Bruno Bosteels on Structuralism and Post-Structuralism

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Brian Holmes:

"In a lecture delivered at Documenta 13 in Kassel, Germany, the critical theorist Bruno Bosteels describes postwar French structuralism as a response to the rise of systems theory and cybernetics, which apply mathematical formalisms to human behavior. That might seem a bit strange: because structuralism, with its emphasis on the primary importance of linguistic coding, appears to do exactly the same. However, Bosteels remarks that the leading exponents of structuralism always focused not only on structure as a patterned regularity (and therefore as a determinant cause of behavior) but also on the way in which the every totalizing structure “seems to harbor within itself a form of inner excess that it cannot control.”5 The result of structuralist activity was therefore to bring code-based systems up to and beyond their limits, in a movement of traversal and overflow. The drive toward excess was clearly political. As the philosopher Étienne Balibar writes, in a text referenced by Bosteels, “it was impossible to formulate conditions for entering the field of structural or structuralist discourse without immediately looking for the way out.”

This paradoxical tendency within the disciplines of structuralism became the predominant concern of the post-structuralists after the “events” of 1968, which shook both philosophy and society to the core. People began massively looking for a way out. Sociologists of the time, such as Alain Touraine, spoke of the ‘68 movements as a refusal of “the programmed society.” As Touraine explains, “All the domains of social life – education, consumption, information, etc. – are being more and more integrated into what used to be called production factors.” That was the leading idea of Keynesian economics: the population’s effective demand is the key to the expansion of production. In other words, consumer desire is the feedback loop of industry, and the agenda of capitalism is to structuralize your most intimate existence.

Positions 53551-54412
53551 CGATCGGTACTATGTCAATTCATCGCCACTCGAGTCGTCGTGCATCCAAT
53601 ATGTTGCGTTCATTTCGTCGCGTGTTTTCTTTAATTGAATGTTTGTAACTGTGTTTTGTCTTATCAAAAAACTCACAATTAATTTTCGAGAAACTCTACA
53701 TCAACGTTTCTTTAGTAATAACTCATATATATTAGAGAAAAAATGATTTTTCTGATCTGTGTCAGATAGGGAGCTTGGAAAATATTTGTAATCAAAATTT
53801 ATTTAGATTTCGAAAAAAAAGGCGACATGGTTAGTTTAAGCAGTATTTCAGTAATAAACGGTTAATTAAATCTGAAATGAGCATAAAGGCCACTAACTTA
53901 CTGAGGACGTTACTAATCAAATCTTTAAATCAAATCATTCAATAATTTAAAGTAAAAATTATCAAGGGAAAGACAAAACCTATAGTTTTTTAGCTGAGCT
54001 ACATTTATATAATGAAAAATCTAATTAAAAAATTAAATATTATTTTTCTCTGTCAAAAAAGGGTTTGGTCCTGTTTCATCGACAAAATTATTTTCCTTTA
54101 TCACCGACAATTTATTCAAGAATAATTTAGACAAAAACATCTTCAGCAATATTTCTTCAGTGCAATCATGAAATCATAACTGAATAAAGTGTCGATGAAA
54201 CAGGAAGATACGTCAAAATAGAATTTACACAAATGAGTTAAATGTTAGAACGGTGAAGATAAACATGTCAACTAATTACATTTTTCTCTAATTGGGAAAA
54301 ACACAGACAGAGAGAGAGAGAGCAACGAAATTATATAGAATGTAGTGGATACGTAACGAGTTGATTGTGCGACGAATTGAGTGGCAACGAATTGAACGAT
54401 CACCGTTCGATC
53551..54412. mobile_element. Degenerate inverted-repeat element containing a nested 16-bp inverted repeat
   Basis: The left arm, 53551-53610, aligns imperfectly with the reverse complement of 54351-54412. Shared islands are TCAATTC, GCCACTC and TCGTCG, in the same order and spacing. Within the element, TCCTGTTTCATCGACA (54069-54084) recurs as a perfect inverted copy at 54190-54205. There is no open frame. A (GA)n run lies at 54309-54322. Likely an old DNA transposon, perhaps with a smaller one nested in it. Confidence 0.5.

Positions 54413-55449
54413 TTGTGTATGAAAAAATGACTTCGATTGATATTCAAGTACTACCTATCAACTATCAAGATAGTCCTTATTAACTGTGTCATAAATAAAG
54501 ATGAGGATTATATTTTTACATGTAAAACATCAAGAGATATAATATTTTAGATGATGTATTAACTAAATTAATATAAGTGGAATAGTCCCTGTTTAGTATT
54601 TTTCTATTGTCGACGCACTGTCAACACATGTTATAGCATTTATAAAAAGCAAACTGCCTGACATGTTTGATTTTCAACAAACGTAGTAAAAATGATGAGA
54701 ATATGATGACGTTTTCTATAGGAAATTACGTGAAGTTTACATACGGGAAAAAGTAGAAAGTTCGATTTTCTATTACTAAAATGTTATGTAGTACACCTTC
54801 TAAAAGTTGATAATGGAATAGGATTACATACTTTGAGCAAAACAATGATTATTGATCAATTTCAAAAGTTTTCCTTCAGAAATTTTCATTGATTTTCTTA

The disruptive events of the Sixties can be read as social equivalents of the philosophical search for what makes the structure break down, for its perverse principle of dysfunction, its wild propensity to self-subversion. To seek this breakdown in socially generated events whose authors and causes are multiple and to some extent always enigmatic, is not to reinstate any privileged agent who could occupy a position of strategic remove and mastery. It is, instead, to focus on social multiplicity as an indeterminate potential. The great attraction to tactics over strategy – and therefore, to what is now called “tactical media” – has it origins here.8 And these destructuralizing events had their consequences in the lives of millions of people, not only in France but across the earth. In scattered sites all over the globe, ‘68 was the theater of an audacious but failed revolution. After it was all over the participants must surely have asked themselves: What pushed us to act as we did? What potentials did we reveal? What traps did we fall into? And how could we go further – when what’s done in the streets is done?"


More information

  • Étienne Balibar, “Structuralism: A Destitution of the Subject? ” in: differences: A Journal of Feminist Cultural Studies 14 :1 (2005), p. 3.